While you’re snuggling into the end of your holiday vacation time, don’t forget to snag a few of the best 2011 book offerings from authors right here in your own city. With talent ranging from Gillar Prize-winning fiction to poetry by Officer of the Order of Canada Lorna Crozier and 2011 Bolen Books Children’s Book Prize illustrator Kristi Bridgeman, clearly Victoria is where it’s at for literary love. Grab a list and start checking off a few of these must-read selections before you have to make room in your library for the 2012 line-up.
William Deverell’s – I’ll See You in My Dreams
I’ll See You In My Dreams marks the fifth in Deverell’s bestselling Arthur Beauchamp series, and takes the reader on a thrilling ride through a touch-and-go murder trial that floods light into some of the darker corners of Canada’s history. Beauchamp must pass through long-repressed personal territory along the way, but the journey ultimately offers some hope for the peace of redemption.
Patrick deWitt – The Sisters Brothers
The Sisters Brothers marks Dewitt’s second novel, and takes the reader through the underworld of the 1850s frontier, as Eli and Charlie Sisters are charged with the responsibility of killing Hermann Kermit Warm. Though Eli doesn’t share his brother’s appetite for whiskey and killing, he’s never known anything else. On the road from Oregon City to Warm’s gold-mining claim outside Sacramento, Eli begins to question what he does for a living — and whom he does it for. Sisters cinched the Rogers Writers’ Trust Fiction Prize and the Governor General’s Literary Award.
Esi Edugyan – Half-Blood Blues
Edugyan’s Giller Prize-winning novel tells the story of Sidney Griffiths, an elderly jazz musician living out his days in Baltimore. He is haunted by the disappearance of his friend and band mate Hieronymus Falk, a black German trumpeter arrested by the Nazis in Paris at the start of the Second World War. When he’s invited to Berlin for the premiere of a documentary about Hieronymus, Sid sets out to uncover what happened to his friend all those years ago.
Jack Hodgins – The Master of Happy Endings
Master tells the tale of what happens when retired English teacher Axel Thorstad posts an ad in the newspaper asking to be adopted by a family in need of a tutor, in hopes that returning to teaching might be a way out of the malaise that has enveloped him since his wife passed away. Hodgins just scored the 2011 City of Victoria Butler Book Prize for this novel about memory, belonging, helping others and last adventures.
C.C. Humphreys – The Hunt of the Unicorn
Elayne thinks the old family story that one of her ancestors stepped through a tapestry into a world of mythical beasts makes a great fireside tale. But she lives in the real world, in New York City. And she’s outgrown that kind of fantasy — until she finds herself in front of a unicorn tapestry at the Cloisters museum and sees her initials woven into the fabric. Unicorn marks Humphreys’ most recent blend of historical fiction aimed at young-adults, but takes readers of all ages on a thrilling journey.
Ashley Little – PRICK: Confessions of a Tattoo Artist
In her crackling debut novel, Little explores themes of addiction, desire and remorse through narrator Anthony “Ant“ Young: an artist, an asshole, and an anti-hero, whose audacity is matched by his vulnerability. After fleeing a violent home life in Calgary, Ant moves to Victoria, where he earns his tattooing apprenticeship, but is also exposed to a vicious and frightening criminal underworld.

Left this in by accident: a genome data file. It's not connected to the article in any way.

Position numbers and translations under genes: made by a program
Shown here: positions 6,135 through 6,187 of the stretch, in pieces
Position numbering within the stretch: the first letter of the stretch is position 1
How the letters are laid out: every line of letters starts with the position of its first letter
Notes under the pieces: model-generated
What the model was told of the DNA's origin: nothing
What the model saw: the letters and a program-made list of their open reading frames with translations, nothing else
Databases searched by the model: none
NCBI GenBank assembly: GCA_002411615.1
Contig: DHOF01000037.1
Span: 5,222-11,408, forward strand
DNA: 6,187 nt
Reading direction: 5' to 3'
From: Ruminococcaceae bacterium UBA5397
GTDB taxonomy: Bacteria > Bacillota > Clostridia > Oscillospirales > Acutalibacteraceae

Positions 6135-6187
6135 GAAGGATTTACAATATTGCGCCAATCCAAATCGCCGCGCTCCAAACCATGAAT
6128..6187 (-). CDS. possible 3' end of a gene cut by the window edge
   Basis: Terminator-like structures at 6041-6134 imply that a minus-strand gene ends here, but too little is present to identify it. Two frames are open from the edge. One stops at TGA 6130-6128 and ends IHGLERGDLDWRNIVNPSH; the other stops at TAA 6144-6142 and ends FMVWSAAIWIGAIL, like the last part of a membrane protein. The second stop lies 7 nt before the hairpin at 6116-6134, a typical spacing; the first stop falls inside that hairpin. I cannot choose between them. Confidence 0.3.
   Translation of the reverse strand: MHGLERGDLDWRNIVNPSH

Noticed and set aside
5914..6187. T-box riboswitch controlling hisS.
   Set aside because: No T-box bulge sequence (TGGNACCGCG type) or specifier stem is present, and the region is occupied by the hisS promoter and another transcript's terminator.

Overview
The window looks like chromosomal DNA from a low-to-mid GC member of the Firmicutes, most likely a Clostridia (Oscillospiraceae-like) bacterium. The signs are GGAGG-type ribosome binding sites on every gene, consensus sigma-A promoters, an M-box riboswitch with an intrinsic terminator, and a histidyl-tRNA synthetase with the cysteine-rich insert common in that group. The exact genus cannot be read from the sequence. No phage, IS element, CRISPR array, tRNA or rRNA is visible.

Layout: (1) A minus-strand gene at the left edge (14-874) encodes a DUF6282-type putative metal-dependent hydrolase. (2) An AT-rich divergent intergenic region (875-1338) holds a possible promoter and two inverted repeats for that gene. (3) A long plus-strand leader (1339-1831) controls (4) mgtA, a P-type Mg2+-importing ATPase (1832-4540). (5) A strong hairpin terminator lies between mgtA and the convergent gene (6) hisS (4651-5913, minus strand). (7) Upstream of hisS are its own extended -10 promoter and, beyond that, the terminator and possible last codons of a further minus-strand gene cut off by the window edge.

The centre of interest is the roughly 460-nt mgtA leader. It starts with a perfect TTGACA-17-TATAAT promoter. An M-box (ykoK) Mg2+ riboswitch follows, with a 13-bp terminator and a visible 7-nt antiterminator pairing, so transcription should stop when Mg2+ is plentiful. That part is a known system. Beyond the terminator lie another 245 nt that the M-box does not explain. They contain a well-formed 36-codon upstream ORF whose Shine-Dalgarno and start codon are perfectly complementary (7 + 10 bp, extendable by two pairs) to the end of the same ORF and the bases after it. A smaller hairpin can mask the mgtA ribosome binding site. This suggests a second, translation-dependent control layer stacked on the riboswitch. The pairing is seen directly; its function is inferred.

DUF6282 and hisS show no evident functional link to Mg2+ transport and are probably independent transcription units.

Grant McKenzie – SWITCH
How far would you go to save the ones you love most? McKenzie takes readers on a thrilling ride as two strangers face their worst fears when they are challenged to destroy everything they hold dear to save the ones they love. Also, check out e-book exclusive K.A.R.M.A., where tech-savvy victims of abuse unite to turn their collective pain into bloody retribution. http://grantmckenzie.net
Steven Price – Into That Darkness
Award-winning poet Price flips to fiction to deliver a powerful story about the physical manifestation of the darker things lurking in our culture and ourselves. Set in Victoria, the novel opens when a massive earthquake hits the entire west coast with devastating results. Amid the destruction of the city, survivors are left to negotiate a calamity, with the bonds of civility pushed to their limits and often broken.
Nancy Marguerite Anderson – The Pathfinder: A.C. Anderson’s Journeys in the West
Anderson has dedicated many years to writing this book about her great-grandfather, Alexander Caulfield Anderson — a fur trader, explorer and the Hudson’s Bay Company clerk who paved the way to B.C. 15 years before the 1858 Fraser River gold rush. Anderson succeeded where Alexander Mackenzie and Simon Fraser before him failed.
Terry Glavin – Come From the Shadows
Far from the Taliban’s grim desert strongholds, award-winning journalist Glavin takes the reader on a trip through a surprisingly welcoming place, hidden away in alleys and narrow streets that bustle with blacksmiths, gem hawkers and spice merchants. This is the unseen Afghanistan, reawakening from decades of savagery and bloodletting — and what we should know about the country.
Sarah N. Harvey – Death Benefits
A finalist for the 2011 Bolen Books Children’s Book Prize, Death Benefits exposes a narrator who is having trouble coming to terms with the death of a father. Orca editor Harvey used her own experience caring for elderly father to shape the book. Watch for Harvey’s new novel out now, Shattered.
Mary Hughes – The Life and Times of the Floathouse Zastrozzi
In Hughes’ second book, she shares her 12-year passage aboard the floathouse Zastrozzi to combine a lighthearted look at a unique way of life with a healthy dose of harbour politics in Victoria during the ’90s. Zastrozzi narrowly avoids a collision with the Coho Ferry, repels an invasion of mink and barely survives sinking at the dock — all before the daunting challenge of moving her ashore on Salt Spring Island.
Stephen Hume – A Walk With the Rainy Sisters
Shortlisted for the 2011 Butler Book Prize, Hume’s most recent book is a lyrical testament to a great love affair between a writer and his region. Hume guides readers through the natural world, moving from the thin, cold air of B.C.’s high country to the fecundity and silence of the deep rainforest.
Nick Russell – Glorious Victorians: 150 Years/150 Houses